Apparently, a day can’t go by without dramatic development in the neverending battle between the Students Against Sweatshops group at the University of Houston, and the university itself.
In a press release SAS issued this morning, the group claims that a member of University President Renu Khator’s staffed “physically blocked” them from entering the reception area outside Khator’s office. The students wanted to leave a letter – a “poster-sized letter,” actually.
The SAS claims that Chief of Staff Daniel Gardner “put his hand on the door entrance” and told the group they needed an appointment in order to enter the reception area. (Oh! The drama!!)
Here's how UH spokesman Eric Gerber described events:
Chief of Staff Dan Gardner met a group of students preparing to enter the Office of the Chancellor/President. He asked if he could help them and was informed that they had material they wanted to deliver to President Khator. Explaining he was her Chief of Staff and official representative, Gardner offered to accept the material, which included two posters. When the students insisted they wanted to deliver it personally, Gardner said that attempting to do that would be disruptive to the staff working inside and again offered to accept it. The students placed the material on the floor and left.
Oh!! The drama II!!
In case you’re just joining this soap opera mid-season, here’s the gist: Students Against Sweatshops, without any evidence, is accusing the university of slapping its logo on apparel manufactured in sweatshops. And the university, without any evidence, is saying it is in no way tied to sweatshops. All in all, a very intellectual debate one would expect from serious scholars.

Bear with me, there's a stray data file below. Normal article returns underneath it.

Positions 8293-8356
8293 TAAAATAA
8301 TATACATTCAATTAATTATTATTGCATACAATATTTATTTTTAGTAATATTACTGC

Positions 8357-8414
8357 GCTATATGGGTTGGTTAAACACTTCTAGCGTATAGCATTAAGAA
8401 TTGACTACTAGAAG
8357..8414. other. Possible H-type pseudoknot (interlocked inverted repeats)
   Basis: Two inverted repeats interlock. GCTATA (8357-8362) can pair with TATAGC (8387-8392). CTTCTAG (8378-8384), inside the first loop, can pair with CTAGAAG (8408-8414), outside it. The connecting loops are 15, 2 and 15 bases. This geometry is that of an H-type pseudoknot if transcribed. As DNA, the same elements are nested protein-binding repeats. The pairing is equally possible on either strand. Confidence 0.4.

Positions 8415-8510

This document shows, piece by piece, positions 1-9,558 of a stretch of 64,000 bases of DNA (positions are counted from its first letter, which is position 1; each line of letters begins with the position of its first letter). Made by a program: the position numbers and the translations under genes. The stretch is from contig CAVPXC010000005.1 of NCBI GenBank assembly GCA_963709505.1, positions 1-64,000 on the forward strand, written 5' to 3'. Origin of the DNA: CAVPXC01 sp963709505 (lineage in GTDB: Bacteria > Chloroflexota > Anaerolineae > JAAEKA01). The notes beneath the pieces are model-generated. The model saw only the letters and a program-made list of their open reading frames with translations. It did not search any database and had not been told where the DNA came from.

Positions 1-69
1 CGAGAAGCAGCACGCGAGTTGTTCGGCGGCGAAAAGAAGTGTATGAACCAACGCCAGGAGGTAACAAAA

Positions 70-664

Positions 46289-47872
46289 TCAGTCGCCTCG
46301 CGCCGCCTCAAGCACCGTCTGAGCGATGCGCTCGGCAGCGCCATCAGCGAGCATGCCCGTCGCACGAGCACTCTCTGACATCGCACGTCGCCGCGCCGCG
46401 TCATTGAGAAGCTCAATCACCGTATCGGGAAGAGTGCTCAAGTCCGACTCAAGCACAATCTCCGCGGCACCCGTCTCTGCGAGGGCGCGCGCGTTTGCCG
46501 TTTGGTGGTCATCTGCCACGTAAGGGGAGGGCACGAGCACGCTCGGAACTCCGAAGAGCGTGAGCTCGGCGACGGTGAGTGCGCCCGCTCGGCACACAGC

We Believe Local Journalism is Critical to the Life of a City
Engaging with our readers is essential to the mission of the Houston Press. Make a financial contribution or sign up for a newsletter, and help us keep telling Houston’s stories with no paywalls.
Support Our Journalism
(UH says it convened a task force that mostly talked with Barnes & Noble, which runs UH’s Bookstore, and they satisfied themselves that B&N had a handle on the whole sweatshop thing. The university also joined the Fair Labor Association, an anti-sweatshop group that SAS doesn’t think much of.)
SAS’s spokesman, Timothy O’Brien, is also accusing the university of cutting his graduate funding because of his criticism against The Man. He says he plans to file a federal suit against UH on July 29, accusing the university of violating his civil rights. Stay tuned for more.
Or maybe not. At least until someone produces some evidence one way or the other.
-- Craig Malisow